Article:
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Πρὸς οὖν ἀταξίαν κ.τ.λ.—Therefore against such disorderly and such bitter enemies whose fortune has already submitted, let us advance with eagerness, and let us think that men act lawfully towards an enemy, when purposing to retaliate upon the aggressor they determine to satisfy their heart's animosity, and also that we shall have the delight of repelling our foes, and that this is proverbially most pleasant. ἀταξίαν . . . καὶ τύχην—referring back to παρασκευῆς and τύχης. νομιμώτατον εἶναι . . . οἳ ἂν—this kind of combination is idiomatic and oecurs throughout Attic. Cf. on c. 63.3 From the analogy of other constructions in Gk., and from a comparison of the instances, it is more likely that the idiom is based on a brachylogy than on a combination of two constructions. Cf. Xen. Hel. II. 3.51 νομίζω προστάτου ἔργον εἶναι οἵου δεῖ, ὃς ἂν . . . μὴ ἐπιτρέπη̣. ὡς ἐπὶ τιμωρίᾳ—ἐπὶ and a noun frequently take the place of a final clause. δικαιώσωσιν—an Ionic and old Attic word. ἀποπλῆσαι—explere, as τὴν φιλονικίαν ἐκπιμπλάναι III. 82.8. τῆς γνώμης τὸ θυμούμενον—cf. I. 90 τὸ βουλόμενον τῆς γνώμης; 2.59 τὸ ὀργιζόμενον τῆς γ.; III. 10.1 τὸ διαλάσσον τῆς γ.; V. 9 τὸ ἀνειμένον τῆς γ. For τὸ θυμούμενον wrath cf. Eur. Hec. 299. ἐκγενησόμενον—the partic. depends on νομίσωμεν, in spite of the infin. δίκαιον εἶναι (and ἥδιστον εἶναι). But then with the partic. νομίσωμεν=εἰδῶμεν. καί . . . ἥδιστον εἶναι—sc. τὸ ἐχθροὺς ἀμύνασθαι. They are to think that their conduct (1) νομιμώτατον εἶναι—is in accordance with custom and right, (2) ἥδιστον εἶναι—is in accordance with the proverb that expresses that custom. (I am unable to accept the interpretation hitherto given of this passage. See crit. note.) τὸ λεγόμενόν που—this is in accordance with the ancient love of revenge; but Thuc., like Euripides, had reason to know that there was something better. Cf. Eur. Ba. 877 τί τὸ κάλλιον | παρὰ θεῶν γέρας ἐν βροτοῖς | ἢ χεῖρ᾽ ὑπὲρ κορυφᾶς | τῶν ἐχθρῶν κατέχειν ; For the proverb cf. Juv. 13.180 at vindicta bonum vita jucundius ipsa, where Mayor refers to Iliad 18.108.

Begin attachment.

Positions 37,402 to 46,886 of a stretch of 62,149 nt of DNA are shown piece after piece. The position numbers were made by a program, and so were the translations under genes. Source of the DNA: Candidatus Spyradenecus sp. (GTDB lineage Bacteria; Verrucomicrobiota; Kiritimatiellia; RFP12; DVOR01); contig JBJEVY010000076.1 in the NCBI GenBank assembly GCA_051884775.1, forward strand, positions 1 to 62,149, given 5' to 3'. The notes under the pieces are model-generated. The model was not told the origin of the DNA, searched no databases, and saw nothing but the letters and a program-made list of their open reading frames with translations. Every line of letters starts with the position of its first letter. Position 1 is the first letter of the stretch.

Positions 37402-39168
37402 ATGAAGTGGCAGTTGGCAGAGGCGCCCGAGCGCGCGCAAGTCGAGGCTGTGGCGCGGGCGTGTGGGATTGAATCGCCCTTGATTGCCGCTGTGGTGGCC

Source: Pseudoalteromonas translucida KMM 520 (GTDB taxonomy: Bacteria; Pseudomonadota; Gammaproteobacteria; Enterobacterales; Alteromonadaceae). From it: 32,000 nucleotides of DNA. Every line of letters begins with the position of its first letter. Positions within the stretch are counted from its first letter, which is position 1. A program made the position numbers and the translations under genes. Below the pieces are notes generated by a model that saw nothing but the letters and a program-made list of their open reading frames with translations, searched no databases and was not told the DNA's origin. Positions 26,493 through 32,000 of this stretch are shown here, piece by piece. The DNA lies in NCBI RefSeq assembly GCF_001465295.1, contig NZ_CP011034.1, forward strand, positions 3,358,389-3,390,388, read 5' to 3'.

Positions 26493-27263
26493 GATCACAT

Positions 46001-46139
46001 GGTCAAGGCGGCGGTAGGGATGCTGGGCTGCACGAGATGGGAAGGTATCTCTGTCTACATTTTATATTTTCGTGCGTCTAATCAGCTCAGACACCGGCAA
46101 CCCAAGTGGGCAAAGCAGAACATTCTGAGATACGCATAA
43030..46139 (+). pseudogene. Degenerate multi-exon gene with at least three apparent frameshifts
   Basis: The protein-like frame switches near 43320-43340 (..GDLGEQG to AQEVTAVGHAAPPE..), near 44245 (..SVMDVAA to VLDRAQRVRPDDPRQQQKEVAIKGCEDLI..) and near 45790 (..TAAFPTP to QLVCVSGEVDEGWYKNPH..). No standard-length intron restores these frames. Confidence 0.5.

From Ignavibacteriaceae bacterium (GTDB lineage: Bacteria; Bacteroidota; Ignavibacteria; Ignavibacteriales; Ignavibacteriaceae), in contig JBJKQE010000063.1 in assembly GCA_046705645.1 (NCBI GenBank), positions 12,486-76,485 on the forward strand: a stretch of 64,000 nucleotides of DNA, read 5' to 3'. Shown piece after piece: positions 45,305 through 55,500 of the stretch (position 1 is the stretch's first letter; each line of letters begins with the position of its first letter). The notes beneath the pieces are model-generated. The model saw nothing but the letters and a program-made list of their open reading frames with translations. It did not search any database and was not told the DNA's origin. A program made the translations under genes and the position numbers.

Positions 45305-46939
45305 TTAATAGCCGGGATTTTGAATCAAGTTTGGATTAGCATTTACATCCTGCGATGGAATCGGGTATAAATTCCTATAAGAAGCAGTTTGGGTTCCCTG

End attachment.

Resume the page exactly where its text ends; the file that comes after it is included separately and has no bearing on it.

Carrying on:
ὡς δὲ ἐχθροὶ κ τ.λ.—that they are our enemies, nay our bitterest enemies, you all know: for they invaded our land to make us slaves; and had they succeeded in that, they would have inflicted on our men the worst penalty (i e. death), on onr wives and children the worst indignities (i.e. slavery), on the whole city the most disgraceful reproach (i.e. dependence).
ἀνθ᾽ ὧν μὴ κ.τ.λ.—wherefore no man should feel for them. nor think it gain that they should depart without danger to us. That is all they will do even if they win the battle; but the prize—to punish them when we have gained our desire, as we probably shall do, and to confirm for the whole of Sicily the liberty which she already enjoyed—is a glorious one. How few ventures there are in which the loss in case of failure is as small as the gain through success is great. τινα—cf. c. 61.1. ἀκινδύνως—certainly not ‘without doing us further harm’ (Holden); which would involve a paradox that would scarcely be convincing to men who had suffered so much; but ‘without our having to run (a further) risk,’ as is shown by ἀγών and, above all, by κινδύνων below. πραξάντων—sc. ἡμῶν. Beside εὖ (κακῶς, etc.) ποιεῖν, πράττειν, neut. plur. adj. are regularly used with ποιεῖν, πράττειν. ἃ βουλόμεθα—sc. πρᾶξαι, not, as Kruger, the fate which we wish for them, but for ourselves. Victory is meant. καὶ τῇ πάσῃ Σ.—Confirmed the charters that were yours before:— | No parleying now! In Britain is one breath Wordsworth, To the Men of Kent. βεβαιοτέραν παραδοῦναι—the language is taken from the tenure of property. καρποῦσθαι is in contrast with the βεβαιοτέρα κτῆσις which is to be bestowed (παραδοῦναι) on them. The subject changes at παραδοῦναι. καλὸς ὁ ἀγών—notice that ὁ ἀγών is in apposition with τὸ . . . κολασθῆναι . . . καὶ παραδοῦναι, for this is the right way of taking the words, instead of making τὸ κολασθῆναι καἱ παραδοῦναι subject and ὁ ἀγών part of the pred., as the edd say. κινδύνων κ.τ.λ.—the speech ends with a γνώμη, or general truth, a form of close of which Thuc. is very fond. Cf. c. 77 end. σπανιώτατοι—again we have the accumulation of superlatives noticed at c. 42.3 σφαλῆναι βλάπτοντες—σφαλλω and βλάπτω are often near neighbours.
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